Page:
The Russian Soyuz rocket carrying cosmonauts Alexander Skvortsov
and Oleg Artemyev and NASA astronaut Steven Swanson lifted off at
5:17 p.m. EDT from the Baikonur Cosmodrome in Kazakhstan.
The trip to the space station, a $100 billion research laboratory
that flies about 260 miles above Earth, was scheduled to take about
six hours. However, an unknown problem caused the crew's Soyuz
capsule to skip two planned steering maneuvers, delaying the crew's
arrival until Thursday.
"The crew is in no danger. The Soyuz (is) equipped with plenty of
consumables to go even beyond the next two days, should that be
become necessary. Nobody expects that that will be the case,"
mission commentator Rob Navias said during a NASA Television
Russian flight controllers expect to get more information about why
the Soyuz's thrusters failed to fire when the capsule flies over
ground communications stations later on Tuesday.
"Initial information indicates the problem may have been the
spacecraft was not in the proper orientation for the burn," NASA
said in a status report posted on its website.
Russia's state television channel Rossiya-24 quoted national space
agency Roscosmos as saying the flight of the Soyuz spaceship was now
taking place "in a reserve mode" after its orientation engines
failed to ignite.
"It's all normal on board," it said.
Docking was tentatively retargeted for 7:58 p.m. EDT on Thursday.
Several hours before the docking, Soyuz will make a final emergency
maneuver to enter the orbit of the space station, RIA news agency
quoted a Russian space official as saying.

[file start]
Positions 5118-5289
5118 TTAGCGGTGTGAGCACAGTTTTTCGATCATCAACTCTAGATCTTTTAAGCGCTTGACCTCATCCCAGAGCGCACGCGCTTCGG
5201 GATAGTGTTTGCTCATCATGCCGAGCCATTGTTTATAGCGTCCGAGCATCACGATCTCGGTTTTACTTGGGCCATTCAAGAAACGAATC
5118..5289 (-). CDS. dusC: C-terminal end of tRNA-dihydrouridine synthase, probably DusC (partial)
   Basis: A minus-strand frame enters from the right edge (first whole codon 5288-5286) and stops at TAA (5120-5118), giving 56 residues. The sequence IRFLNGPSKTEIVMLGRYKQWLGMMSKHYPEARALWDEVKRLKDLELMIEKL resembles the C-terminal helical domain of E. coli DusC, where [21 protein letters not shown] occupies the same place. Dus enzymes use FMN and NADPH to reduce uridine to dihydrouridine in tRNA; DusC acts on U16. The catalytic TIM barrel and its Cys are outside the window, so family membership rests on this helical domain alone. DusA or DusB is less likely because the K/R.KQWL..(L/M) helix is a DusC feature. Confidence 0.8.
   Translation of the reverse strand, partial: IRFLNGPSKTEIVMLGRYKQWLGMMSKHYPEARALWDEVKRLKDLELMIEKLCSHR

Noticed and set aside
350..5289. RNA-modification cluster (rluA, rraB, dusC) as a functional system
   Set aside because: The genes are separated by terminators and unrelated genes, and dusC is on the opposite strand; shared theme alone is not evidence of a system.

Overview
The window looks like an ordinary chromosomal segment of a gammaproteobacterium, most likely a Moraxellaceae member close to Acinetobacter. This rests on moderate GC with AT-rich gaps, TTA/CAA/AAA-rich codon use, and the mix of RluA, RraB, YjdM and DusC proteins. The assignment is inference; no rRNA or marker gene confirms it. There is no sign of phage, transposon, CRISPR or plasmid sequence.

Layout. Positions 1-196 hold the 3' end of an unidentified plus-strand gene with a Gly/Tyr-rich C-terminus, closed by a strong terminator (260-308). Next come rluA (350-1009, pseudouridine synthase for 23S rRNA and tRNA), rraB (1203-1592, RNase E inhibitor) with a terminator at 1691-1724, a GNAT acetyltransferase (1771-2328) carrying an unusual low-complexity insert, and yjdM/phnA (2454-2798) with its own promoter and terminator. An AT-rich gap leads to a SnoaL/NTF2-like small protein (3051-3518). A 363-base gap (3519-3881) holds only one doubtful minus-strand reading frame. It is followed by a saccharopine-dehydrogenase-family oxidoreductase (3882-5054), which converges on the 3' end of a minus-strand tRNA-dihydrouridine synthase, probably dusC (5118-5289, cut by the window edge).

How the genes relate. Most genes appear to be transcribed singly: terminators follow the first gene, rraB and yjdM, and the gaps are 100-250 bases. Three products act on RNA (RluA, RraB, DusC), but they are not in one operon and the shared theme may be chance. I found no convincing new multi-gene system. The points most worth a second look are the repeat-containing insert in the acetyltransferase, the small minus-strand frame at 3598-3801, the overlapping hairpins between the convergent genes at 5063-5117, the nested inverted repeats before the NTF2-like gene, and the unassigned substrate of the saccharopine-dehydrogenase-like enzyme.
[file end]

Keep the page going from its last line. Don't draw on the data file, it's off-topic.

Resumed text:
The arrival of Skvortsov, Artemyev and Swanson will return the
station to a full six-member crew. The orbital outpost, a project of
15 nations, has been short-staffed since two other cosmonauts and a
NASA astronaut returned to Earth on March 11.
The space station partnership, overseen by the United States and
Russia, so far has been immunized from the political and economic
fallout following Russia's invasion of Ukraine's Crimean peninsula.
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"We don't want to see political turmoil and it could ultimately get
in the way of our spaceflight, but from the operator standpoint ...
this is absolutely a non-issue for us," NASA astronaut Reid Wiseman,
who is due to fly to the station in May, said in a CBS News
interview on March 18.
"I mean, we're three really good friends climbing into a Soyuz
(capsule) to fly into space. All politics aside, there's no doubt
it's going to work for us," Wiseman said.
The United States currently pays Russia more than $63 million per
seat to fly its astronauts to and from the space station.
The Russian part of the station taps electricity generated by
U.S.-owned and operated solar wing panels and supplements its
ground-based communications with NASA's orbital satellite network,
among other U.S.-provided services.
One of the first orders of business for the newly arriving station
crewmembers will be to capture and berth a Space Exploration
Technologies' Dragon cargo capsule, which is due to launch on Sunday
from Cape Canaveral Air Force Station in Florida.
Two Russian spacewalks are planned during the crew's six-month
mission, as well as two or three outings overseen by NASA.
(Additional reporting by Maria Kiselyova in Moscow and Dmitry
Solovyov in Almaty; editing by Eric Walsh)
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